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Comment Re:You know I could get in to something like this (Score 1) 82

Well personally I've been quite happy with a number of the new features. Also security isn't irrelevant to me, given that I do work to keep my device secure by updating it, by running security software, and be screening what I install and only installing things I need.

I am talking about MY interest in something and ya, having new versions of software is something that I consider. If I'm getting a new device that is something I want.

Comment You know I could get in to something like this (Score 3, Interesting) 82

But only if they'd start releasing OS updates for their older hardware. Given that Samsung drops support after just 18 months, I don't think I'd want to buy a refurb since it is going to get updates for, at most 6 more months. If I am going to get something with no updates, I'd want it for actual used market prices, which is to say really cheap.

Comment Re:What the fuck are you whining about? (Score 1) 148

No, that's not the approach you take. If you think it is, well you need to grow up. You don't cause massive compatibility problems and huge disruptions just for the fun of it. Instead, you do things as smoothly as possible. There is no need to rush out IPv6, it isn't like the world will blow up. IPv4 works, and will continue to work.

You thinking that implementing something like this on a worldwide scale being cheap, easy or quick just shows a massive lack of experience and perspective.

Comment Re:Which US ISPs? (Score 1) 148

I can't speak authoritatively to Comcast, not having it, but everything I see says they have dual-stack on their entire residential network. Have you tried it? You have to set up DHCP-PD on your router (that is how most ISPs are doing it) and they should give you a prefix that your devices can use.

Comment What the fuck are you whining about? (Score 1) 148

What do you mean we've done nothing to move people to IPv6? Do you think it is magic? Do you think we just wave a wand and people are on v6? No, what it takes is rolling out support on the OS, router, ISP, and so on. That has been happening, lots. Have a look at Google's IPv6 chart: https://www.google.com/intl/en... what you see is exponential growth happening. This is actual IPv6 connections as well, Google is counting the percentage of people hitting their site with v6, which means an end-to-end connection.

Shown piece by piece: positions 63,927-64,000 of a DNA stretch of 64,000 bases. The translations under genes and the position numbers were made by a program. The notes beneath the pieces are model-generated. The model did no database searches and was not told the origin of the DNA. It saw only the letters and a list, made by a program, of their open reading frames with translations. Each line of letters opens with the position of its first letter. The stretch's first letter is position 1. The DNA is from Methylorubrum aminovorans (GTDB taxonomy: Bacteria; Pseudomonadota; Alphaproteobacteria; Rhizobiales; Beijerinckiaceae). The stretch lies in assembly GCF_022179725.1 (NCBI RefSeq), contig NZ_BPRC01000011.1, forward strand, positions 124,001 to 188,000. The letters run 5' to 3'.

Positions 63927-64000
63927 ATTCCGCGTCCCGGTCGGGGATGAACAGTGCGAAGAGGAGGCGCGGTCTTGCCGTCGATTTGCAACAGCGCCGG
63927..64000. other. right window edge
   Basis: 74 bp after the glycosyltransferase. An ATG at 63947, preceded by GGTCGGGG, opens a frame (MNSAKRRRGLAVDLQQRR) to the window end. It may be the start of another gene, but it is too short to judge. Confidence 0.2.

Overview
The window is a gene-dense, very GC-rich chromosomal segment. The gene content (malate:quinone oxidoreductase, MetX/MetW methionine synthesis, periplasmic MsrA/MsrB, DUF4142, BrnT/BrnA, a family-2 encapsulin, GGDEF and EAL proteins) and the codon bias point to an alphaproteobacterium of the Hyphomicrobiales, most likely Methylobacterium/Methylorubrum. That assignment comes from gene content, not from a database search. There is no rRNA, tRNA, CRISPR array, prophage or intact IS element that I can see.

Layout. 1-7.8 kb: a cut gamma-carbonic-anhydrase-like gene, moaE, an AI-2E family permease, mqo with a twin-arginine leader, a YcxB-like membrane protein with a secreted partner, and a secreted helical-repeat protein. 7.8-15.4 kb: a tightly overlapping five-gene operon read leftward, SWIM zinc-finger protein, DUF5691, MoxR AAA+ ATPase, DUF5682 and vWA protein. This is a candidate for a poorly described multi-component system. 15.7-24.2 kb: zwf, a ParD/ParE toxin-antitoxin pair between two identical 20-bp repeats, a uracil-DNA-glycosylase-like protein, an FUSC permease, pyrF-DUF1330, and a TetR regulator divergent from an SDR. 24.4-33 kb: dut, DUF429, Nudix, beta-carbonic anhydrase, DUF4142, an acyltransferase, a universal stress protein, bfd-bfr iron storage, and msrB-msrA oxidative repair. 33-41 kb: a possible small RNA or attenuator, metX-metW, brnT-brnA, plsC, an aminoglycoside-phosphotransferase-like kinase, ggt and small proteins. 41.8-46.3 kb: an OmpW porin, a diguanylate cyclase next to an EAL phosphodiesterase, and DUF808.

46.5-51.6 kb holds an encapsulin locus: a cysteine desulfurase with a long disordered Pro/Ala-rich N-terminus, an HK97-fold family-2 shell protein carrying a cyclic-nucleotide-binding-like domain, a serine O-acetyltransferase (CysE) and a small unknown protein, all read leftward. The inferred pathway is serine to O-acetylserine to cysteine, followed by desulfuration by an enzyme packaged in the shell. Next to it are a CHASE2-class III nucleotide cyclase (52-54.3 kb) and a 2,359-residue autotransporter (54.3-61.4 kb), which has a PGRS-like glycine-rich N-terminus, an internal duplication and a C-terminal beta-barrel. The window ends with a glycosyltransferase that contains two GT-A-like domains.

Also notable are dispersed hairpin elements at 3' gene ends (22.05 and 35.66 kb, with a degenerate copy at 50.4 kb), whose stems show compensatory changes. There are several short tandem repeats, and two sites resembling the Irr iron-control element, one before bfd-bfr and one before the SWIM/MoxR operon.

Oh and ISPs have indeed been making IPv6 available to home users, wouldn't see that graph otherwise. For US cable providers Comcast is dual stack on their whole network, Time Warner is on about 90% of it, and Cox is on all of it. That's a whole lot of the US population. This isn't theoretical support either or "Oh call us and maybe we'll turn it on," it is live, on the network, and working now. On my Cox connection all I had to do was tell my router to get itself a prefix and go. My connections to Google, Netflix, and anyone else who supports v6 go out over it.

You don't "move" people to v6 as in force them on to it and turn off v4. Rather you make it available, and chosen by default, which is precisely is what is going on. When the device supports it (Linux including Android and Windows are both dual stack and prefer v6, not sure about OS-X), the router supports it, and the network supports it you are good to go.

Comment Which US ISPs? (Score 1) 148

Cox is dual-stack on their entire network. Comcast is likewise. Time Warner is about 90% done with IPv6 on their network. That most of the US's cable providers right there, with Charter being the only major that doesn't have IPv6 yet and they are working on it actively.

Not every ISP has it, of course, when you count DSL CLECs, dial up, and so on there are literally thousands of ISPs in the US. However it seems that most of the major cable providers do, and combined those guys serve a massive part of the US population.

In fact, have a look at Google's IPv6 adoption map: https://www.google.com/intl/en.... Looks like the US is doing pretty good. Not only is adoption high compared to most countries, but it works well.

Also remember that IPv6 adoption is more than just ISPs getting it. It needs end-to-end support in that users have to get IPv6 capable routers and devices, and have it enabled.

Comment Re:Depends on carrier but yes (Score 1) 198

Used to be that way in the US for all carriers. If they'd even let you BYOD, which was only sometimes, you still paid the full amount on your monthly bill so you were just getting screwed. Only ones that didn't were prepaid carriers, which tend to be niche (usually regional and targeting lower income customers).

However T-Mobile changed that, their big, and highly successful, marketing push was to do away with contracts which also meant doing away with subsidies. To respond to people complaining about upfront price they then did the 24 month financing.

Some of the others have followed suit now, since it was a successful campaign, but not all.

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